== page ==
This ballpark-inspired cocktail is mixed in advance, chilled to ice-cold, and tossed ever-so-casually to your buddy as he or she walks in the door. No stirring and straining, no fancy glasses, no fiddling with garnishes or even ice.
'Old Fashioned' on Serious Eats
Mike Treffehn of The Franklin Mortgage & Investment Co. in Philadelphia shared this tiki-style drink recipe. It brings out the best in three rums with their own strong personalities.
This drink offers all of the well-loved elements of an Old Fashioned plus the depth and earthiness of a Pu-erh tea infused bourbon.
Erik Lombardo at Maialino in NYC introduced us to this classic cocktail, which is basically an Old Fashioned sweetened with maraschino liqueur (we used Luxardo) and fancied up with a big spiral of an orange twist.
A toss in melted butter and a mix of brown sugar, salt, black pepper, and a touch of cayenne would seem to be all these pecans need. But to echo their boozy inspiration, the nuts are then doused with bourbon and dotted with old-fashioned accoutrements of orange zest and cherries (dried cherries made plump by a soak in more bourbon). The result is a spicy-sweet snack of glazed pecans worthy of a perfectly made Old Fashioned cocktail, or any cool beverage you happen to be nursing.
Created by bartender Katie Emerson, this variation of an Old Fashioned is made with barrel-aged Bols Genever and two types of bitters.
You will find no wild infusions at Interurban, a brand new bar in the sleepily trendy Mississippi neighborhood of north Portland; there is no dry ice, no fat transduction, and nary a tincture on display. Call it "back to basics" if you like, though that's somewhat disingenuous; there's nothing "basic" about a well-made cocktail.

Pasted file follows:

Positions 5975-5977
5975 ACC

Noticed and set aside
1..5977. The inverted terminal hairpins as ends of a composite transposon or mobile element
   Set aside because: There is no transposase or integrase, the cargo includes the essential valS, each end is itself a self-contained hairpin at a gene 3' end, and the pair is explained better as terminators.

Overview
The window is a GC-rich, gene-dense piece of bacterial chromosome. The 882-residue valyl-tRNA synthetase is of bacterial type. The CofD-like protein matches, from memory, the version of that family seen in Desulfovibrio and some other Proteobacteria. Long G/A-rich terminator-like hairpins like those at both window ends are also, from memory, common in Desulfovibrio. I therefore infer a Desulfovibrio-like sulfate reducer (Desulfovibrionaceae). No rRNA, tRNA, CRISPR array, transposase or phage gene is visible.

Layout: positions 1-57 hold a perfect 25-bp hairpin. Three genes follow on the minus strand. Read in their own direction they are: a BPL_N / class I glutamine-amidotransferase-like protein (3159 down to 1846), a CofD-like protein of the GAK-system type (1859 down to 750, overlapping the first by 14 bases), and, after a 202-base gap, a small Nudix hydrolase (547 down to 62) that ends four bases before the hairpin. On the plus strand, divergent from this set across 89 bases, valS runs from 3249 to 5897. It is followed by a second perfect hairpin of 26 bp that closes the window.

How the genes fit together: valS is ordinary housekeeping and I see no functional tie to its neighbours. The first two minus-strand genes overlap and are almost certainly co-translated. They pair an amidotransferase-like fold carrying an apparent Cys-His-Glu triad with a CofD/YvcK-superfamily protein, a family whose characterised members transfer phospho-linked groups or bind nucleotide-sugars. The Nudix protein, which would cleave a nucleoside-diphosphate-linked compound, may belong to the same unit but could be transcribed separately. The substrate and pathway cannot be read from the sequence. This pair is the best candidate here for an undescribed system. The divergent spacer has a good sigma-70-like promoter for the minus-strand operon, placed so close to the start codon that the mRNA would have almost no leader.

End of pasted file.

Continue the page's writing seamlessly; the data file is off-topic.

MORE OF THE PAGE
This cocktail is inspired by Thanksgiving stuffing recipes that incorporate apples and sage. Start by making a simple syrup of sugar, water, and sage leaves. Stir that up into a rich and fruity spin on the classic Old Fashioned.
No one told me there would be cake when I signed up to vote, but historically Election Cake was an important part of doing your civic duty in Connecticut as early as colonial days. If you're going to rock the vote, I see no reason to do so sans cake. In anticipation of Election Day, this seems like a good time to revive a noble eating tradition.
The earliest recorded version of Election Cake was published by Amelia Simmons in the second edition of her book American Cookery. Alas, Ms. Simmons' recipe isn't of much practical use for the modern home cook—it calls for 30 quarts of flour, 10 pounds of butter, 14 pounds of sugar, 12 pounds of raisins, 3 dozen eggs, 1 pint of wine, and 1 pint of brandy, among other ingredients.
The Old Fashioned is close to my heart; the simplicity of the recipe belies the difficulty of making it correctly. It falls in to a category I've taken to calling "bellwether cocktails": cocktails that highlight the strengths and flaws of the bartenders making them.
It's easy to reimagine light, fruit juice-based drinks as jelly shots, but what about more serious cocktails? For my first foray into the world of Jelly Shot Test Kitchen I decided to tackle a classic, the Old Fashioned, to see how it would fare in jelly form.
Collectively, Nick Kindelsperger and Blake Royer are The Paupered Chef. This week, our frugal friends explore the Old Fashioned, a venerable cocktail whose clean appeal is long on taste but short on expense.